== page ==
Clinical researchers are creating ADC’s (antibody drug conjugates) that consist of an antibody, a linker, and a cytotoxic drug. By combining the unique targeting of monoclonal antibodies with the cancer killing ability of cytotoxic drugs, the use of this type of ADC allows sensitive discrimination between healthy and diseased tissue.  These anti-cancer drugs use high potency active pharmaceutical ingredients (HPAPI’s) to achieve targeted therapy for treatment of people with cancer.  Many of the HPAPI’s are novel compounds of unknown potency and toxicity.  Some cytotoxic agents are made of a combination of nanoparticles.  The establishment of limits of operator and patient exposure for nanoparticles are only recently being investigated. However, nanoparticles less than 10nm (nanometers) may be absorbed through the skin.  The greatest risk to the operator is the inhalation of the HPAPI’s.  The occupational exposure limit (OEL) is based on the toxicity of the drug.  The OEL is measured by the potency of the drug, the frequency of contact with the drug, the duration of contact with the drug, and the quantity of the drug. Unfortunately, much of this is unknown when researchers are working with nanoparticles and ADC’s.  Therefore, during the risk assessment personnel protection must predict protection in a worst-case environment.  The recommended containment solution specified is typically Occupational Exposure Band (OEB) 4 or 5.  This is a system for grouping compounds of similar toxicity and potency to guide the assessment of the engineering controls required to achieve safe manufacturing of ADC’s in research, development, and manufacturing work environments.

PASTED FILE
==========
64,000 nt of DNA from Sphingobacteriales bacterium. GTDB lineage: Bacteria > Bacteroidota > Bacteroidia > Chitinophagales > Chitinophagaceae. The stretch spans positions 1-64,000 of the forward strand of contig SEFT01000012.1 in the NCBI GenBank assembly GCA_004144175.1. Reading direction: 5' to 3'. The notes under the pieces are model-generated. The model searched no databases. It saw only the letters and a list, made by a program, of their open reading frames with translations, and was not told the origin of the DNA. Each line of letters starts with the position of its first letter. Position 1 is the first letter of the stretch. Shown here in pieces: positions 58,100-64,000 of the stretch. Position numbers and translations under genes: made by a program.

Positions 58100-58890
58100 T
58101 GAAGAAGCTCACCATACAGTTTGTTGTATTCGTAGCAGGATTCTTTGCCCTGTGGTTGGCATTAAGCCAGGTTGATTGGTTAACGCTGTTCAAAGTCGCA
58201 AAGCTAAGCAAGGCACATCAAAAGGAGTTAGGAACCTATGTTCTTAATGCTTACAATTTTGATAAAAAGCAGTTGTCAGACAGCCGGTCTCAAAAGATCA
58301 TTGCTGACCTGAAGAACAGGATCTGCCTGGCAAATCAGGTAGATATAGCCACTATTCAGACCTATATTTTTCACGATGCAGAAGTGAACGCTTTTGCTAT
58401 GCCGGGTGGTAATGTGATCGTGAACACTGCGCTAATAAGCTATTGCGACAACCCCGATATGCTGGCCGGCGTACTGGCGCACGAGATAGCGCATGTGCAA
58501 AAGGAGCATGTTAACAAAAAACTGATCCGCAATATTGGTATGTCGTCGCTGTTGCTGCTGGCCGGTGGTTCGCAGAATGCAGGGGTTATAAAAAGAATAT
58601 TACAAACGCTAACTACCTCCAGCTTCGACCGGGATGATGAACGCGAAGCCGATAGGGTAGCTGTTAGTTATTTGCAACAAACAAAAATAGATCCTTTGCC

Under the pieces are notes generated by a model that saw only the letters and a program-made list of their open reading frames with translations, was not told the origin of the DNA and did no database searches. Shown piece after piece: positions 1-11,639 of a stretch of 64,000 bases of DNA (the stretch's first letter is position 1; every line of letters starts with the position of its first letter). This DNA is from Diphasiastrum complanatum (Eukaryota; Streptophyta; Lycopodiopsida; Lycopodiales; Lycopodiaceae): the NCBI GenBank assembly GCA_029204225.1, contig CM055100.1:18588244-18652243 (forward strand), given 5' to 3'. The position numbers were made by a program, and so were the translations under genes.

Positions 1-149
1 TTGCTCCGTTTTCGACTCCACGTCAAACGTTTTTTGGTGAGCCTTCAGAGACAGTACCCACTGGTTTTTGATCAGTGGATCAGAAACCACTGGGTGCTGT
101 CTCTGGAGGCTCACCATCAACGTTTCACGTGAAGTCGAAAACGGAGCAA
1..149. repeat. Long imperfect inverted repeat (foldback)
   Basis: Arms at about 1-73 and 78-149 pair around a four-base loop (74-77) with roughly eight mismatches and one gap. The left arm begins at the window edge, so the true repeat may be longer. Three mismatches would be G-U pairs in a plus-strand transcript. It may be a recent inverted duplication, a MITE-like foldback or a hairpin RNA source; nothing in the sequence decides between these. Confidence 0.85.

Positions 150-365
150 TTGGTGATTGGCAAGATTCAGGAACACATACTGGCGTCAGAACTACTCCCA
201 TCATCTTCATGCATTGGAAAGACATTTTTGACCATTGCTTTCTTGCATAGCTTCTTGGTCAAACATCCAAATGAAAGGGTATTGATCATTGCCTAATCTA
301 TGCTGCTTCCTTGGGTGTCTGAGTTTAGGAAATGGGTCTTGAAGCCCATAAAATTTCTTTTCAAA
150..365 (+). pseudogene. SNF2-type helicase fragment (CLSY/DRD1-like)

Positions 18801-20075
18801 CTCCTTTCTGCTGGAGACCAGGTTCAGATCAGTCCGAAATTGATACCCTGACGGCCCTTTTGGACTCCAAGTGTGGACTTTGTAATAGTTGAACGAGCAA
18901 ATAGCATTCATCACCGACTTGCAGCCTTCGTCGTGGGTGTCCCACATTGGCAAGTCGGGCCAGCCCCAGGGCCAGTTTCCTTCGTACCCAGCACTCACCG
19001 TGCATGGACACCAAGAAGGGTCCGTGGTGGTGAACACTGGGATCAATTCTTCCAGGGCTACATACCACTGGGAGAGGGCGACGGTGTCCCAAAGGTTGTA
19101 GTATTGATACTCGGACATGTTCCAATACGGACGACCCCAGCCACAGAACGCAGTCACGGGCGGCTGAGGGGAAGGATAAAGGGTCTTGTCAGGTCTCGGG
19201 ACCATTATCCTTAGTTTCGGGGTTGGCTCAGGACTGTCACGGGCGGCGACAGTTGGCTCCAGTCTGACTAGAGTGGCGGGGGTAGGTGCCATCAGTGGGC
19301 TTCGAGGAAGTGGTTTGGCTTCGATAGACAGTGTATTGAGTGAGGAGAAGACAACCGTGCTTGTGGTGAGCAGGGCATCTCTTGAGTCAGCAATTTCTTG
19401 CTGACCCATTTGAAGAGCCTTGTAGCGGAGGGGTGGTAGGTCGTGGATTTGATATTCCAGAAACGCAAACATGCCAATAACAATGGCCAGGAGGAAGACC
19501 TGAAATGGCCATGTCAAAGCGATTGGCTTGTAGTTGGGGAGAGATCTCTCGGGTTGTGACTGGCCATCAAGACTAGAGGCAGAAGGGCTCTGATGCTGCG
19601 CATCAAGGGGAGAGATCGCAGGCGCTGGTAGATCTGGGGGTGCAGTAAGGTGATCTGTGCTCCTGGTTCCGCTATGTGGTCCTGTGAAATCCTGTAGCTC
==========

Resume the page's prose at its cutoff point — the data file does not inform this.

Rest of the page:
Many existing research labs, pharmaceutical and biopharmaceutical manufacturers, and contract manufacturing organizations (CMO’s) are not designed nor are they equipped with the engineering controls to safely handle the manufacture of ADC’s.  The safe manufacture of ADC’s requires more modern facilities, equipment, and engineering controls as well as programs, practices, and procedures to adequately protect the operators and the work environment.

The FDA mandates that any substance manufactured for human consumption must strictly comply with current good manufacturing practices (GMP).  Flow Sciences, Inc. (FSI) provides verified containment and control solutions per current GMP requirements for manufacturing ADC’s for clinical trials with the glovebox workstation to maintain exposures below acceptable limits. Therefore, the Flow Sciences, Inc. Glovebox Workstations used for the manufacture of ADC’s are fully validated.  A master device record (MDR) documents the entire validation process of the glovebox workstation from design, construction, quality control, and facility acceptance testing. The ISO 9001 based quality management system and lean manufacturing concepts allow the rapid construction of glovebox work stations.